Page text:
Bohemian Rhapsody (aka Untitled Freddie Mercury Biopic) review by Mark McPherson - Cinema Paradiso
I had an interesting theater experience while watching Bohemian Rhapsody. During a scene where Freddy Mercury first makes out with his personal manager, an older gentleman behind me could be heard moaning and groaning in disbelief, as though Mercury’s bisexuality was a mere footnote of his career that didn’t play a major role and the movie was trying to amp it up. But it’s the opposite in fact as the movie turns in a rather watered down retrospective of the story behind the rock legend Queen. Perhaps this was what the marketing rep meant when he read the boilerplate of not to spoil the movie before release. Maybe a lot of older folks would be coming into this movie cold, only known Queen from the radio and not being prepared for the story behind the music they love to listen to in the car or at sports games.
Rami Malek plays the role of Freddy Mercury and while he overplays the exuberant nature, there’s an undeniable energy to his performance. It’s tough to gauge him, however, as the movie never slows down to explore him past his musical exploits, covering the more intimate moments with all the grace of C- book report. Freddy meets the guitarists and drummer who would help form the band Queen and we quickly cut to their rising in the ranks. He has a woman he loves and will soon marry but you’ll just have to trust there’s some chemistry which isn’t present on the screen. There’s no time for exploring Freddy’s romance when there’s music to be made. There’s very little time for anything that the entire Queen story seems to be told in disconnecting bullet points, which is not a good thing when the film runs 2½ hours and still hardly scratches the surface of its subject.
The film, unfortunately, spends too much time on the music as though a greatest hits tape was jammed in the deck and won’t shut off when we want it to. Again, maybe this is a means of easing the lesser accepting crowd into the rocky road of Freddy’s struggle with sexuality, partying, and his eventual discovery he has (SPOILERS) AIDS. Oh, were you grossed out by Freddy kissing a dude? Don’t worry, grandpa; here’s a louder theatrical version of “Somebody to Love.” Remember that song? How about “We Will Rock You”? And there’s plenty more where that came from as the film continuously pads itself out with Queen music in the form of montages, before eventually giving up on the story and showcasing nearly the entire Live Aid performance as a climax.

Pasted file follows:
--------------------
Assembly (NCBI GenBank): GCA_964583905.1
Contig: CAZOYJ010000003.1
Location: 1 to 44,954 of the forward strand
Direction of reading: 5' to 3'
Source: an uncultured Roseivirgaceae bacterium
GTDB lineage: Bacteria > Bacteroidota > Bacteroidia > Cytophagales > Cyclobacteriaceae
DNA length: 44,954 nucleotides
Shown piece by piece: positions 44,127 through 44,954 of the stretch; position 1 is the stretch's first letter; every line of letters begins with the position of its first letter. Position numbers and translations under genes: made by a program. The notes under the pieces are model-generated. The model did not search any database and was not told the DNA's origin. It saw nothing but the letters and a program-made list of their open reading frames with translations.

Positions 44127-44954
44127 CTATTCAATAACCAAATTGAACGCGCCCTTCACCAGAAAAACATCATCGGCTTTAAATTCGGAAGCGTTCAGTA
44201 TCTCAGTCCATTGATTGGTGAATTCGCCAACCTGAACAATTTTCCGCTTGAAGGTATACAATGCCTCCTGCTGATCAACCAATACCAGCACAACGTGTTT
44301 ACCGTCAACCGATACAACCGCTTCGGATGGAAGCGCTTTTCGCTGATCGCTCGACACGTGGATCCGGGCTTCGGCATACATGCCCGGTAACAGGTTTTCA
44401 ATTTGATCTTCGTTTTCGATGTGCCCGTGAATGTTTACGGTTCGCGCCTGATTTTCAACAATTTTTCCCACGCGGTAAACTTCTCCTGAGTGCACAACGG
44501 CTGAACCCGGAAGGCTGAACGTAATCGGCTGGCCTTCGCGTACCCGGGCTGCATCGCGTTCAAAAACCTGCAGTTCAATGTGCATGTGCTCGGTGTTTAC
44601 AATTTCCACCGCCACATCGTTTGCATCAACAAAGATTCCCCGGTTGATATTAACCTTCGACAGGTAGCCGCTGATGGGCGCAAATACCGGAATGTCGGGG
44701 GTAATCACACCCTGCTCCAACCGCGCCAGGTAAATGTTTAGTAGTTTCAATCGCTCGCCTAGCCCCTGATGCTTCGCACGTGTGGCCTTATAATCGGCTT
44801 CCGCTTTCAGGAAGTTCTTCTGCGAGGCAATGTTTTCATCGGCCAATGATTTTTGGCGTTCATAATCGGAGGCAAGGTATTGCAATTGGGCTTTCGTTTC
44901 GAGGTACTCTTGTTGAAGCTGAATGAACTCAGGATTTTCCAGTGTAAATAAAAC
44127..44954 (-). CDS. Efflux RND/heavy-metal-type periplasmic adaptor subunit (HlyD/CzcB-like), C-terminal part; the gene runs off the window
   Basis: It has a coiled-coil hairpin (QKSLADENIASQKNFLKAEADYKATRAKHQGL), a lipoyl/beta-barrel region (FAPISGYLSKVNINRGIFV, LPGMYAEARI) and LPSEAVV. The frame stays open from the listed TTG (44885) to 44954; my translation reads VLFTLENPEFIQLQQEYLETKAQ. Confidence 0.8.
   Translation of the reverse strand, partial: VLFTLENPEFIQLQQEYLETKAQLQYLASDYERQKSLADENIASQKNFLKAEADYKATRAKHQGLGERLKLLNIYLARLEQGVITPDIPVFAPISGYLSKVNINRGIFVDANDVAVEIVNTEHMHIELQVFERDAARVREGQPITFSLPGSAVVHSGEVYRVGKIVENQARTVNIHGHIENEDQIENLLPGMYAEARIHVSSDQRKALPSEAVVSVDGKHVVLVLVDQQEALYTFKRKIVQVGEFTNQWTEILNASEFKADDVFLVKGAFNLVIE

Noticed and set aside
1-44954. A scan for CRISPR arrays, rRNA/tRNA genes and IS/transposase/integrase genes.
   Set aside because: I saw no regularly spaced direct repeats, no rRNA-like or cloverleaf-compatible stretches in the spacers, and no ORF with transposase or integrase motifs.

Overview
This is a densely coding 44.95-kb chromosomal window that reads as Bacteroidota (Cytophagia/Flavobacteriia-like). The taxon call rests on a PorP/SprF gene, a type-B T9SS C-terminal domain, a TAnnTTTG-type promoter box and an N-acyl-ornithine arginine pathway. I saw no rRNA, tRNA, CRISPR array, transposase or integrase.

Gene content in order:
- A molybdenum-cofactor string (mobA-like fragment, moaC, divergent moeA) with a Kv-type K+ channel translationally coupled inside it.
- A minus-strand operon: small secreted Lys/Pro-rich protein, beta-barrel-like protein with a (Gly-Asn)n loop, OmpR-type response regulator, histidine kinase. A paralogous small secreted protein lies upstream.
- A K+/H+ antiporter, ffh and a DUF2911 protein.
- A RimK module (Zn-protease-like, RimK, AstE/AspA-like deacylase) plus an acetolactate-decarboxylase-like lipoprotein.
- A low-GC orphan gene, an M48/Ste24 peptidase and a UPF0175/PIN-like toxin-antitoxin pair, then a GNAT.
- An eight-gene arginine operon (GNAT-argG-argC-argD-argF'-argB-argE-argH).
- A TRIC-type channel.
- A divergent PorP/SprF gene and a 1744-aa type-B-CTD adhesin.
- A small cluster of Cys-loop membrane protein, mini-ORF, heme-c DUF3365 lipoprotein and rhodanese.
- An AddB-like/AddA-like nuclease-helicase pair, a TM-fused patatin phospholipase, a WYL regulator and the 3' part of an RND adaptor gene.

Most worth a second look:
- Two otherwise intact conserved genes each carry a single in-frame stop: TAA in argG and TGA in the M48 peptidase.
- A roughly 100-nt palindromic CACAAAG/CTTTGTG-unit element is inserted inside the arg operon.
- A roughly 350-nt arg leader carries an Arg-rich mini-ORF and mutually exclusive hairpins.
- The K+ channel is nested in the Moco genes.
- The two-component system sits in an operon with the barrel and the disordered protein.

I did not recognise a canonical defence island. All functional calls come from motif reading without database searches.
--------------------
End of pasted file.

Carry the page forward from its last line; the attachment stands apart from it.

Most peculiar about the film is how it tries too hard to be an audience pleaser for the music, yes, but also the comedy. There’s a handful of scenes meant to showcase the silly as well as being odd additions of foreboding. In a scene that seems better written for a Saturday Night Live skit, Mike Myers appears in the film as a record executive who criticizes the band’s latest song of “Bohemian Rhapsody,” commenting on how teenage boys will never headbang in their cars to such a song. I’m surprised the film didn’t decide to spell this out more plainly by cutting to Myers in Wayne’s World doing the act he is referring to.
You won’t learn much about Queen in this film that a quick zip over to Wikipedia or a biography would reveal. You won’t get a fantastic performance out of Malek past the musical showcase, which he’s certainly skilled at, but there’s little room to explore the dramatic aspect when the editing keeps whipping away to the next musical set piece. So unless you really dig the music of Queen, to the point where you’re willing to sacrifice the story behind Mercury’s fall with vice, Bohemian Rhapsody comes off as little more than a big-budget movie of the week for VH1. I find it’s best served as a soft bio for the older crowd, perhaps easing them into the acceptance that Freddy Mercury was bisexual.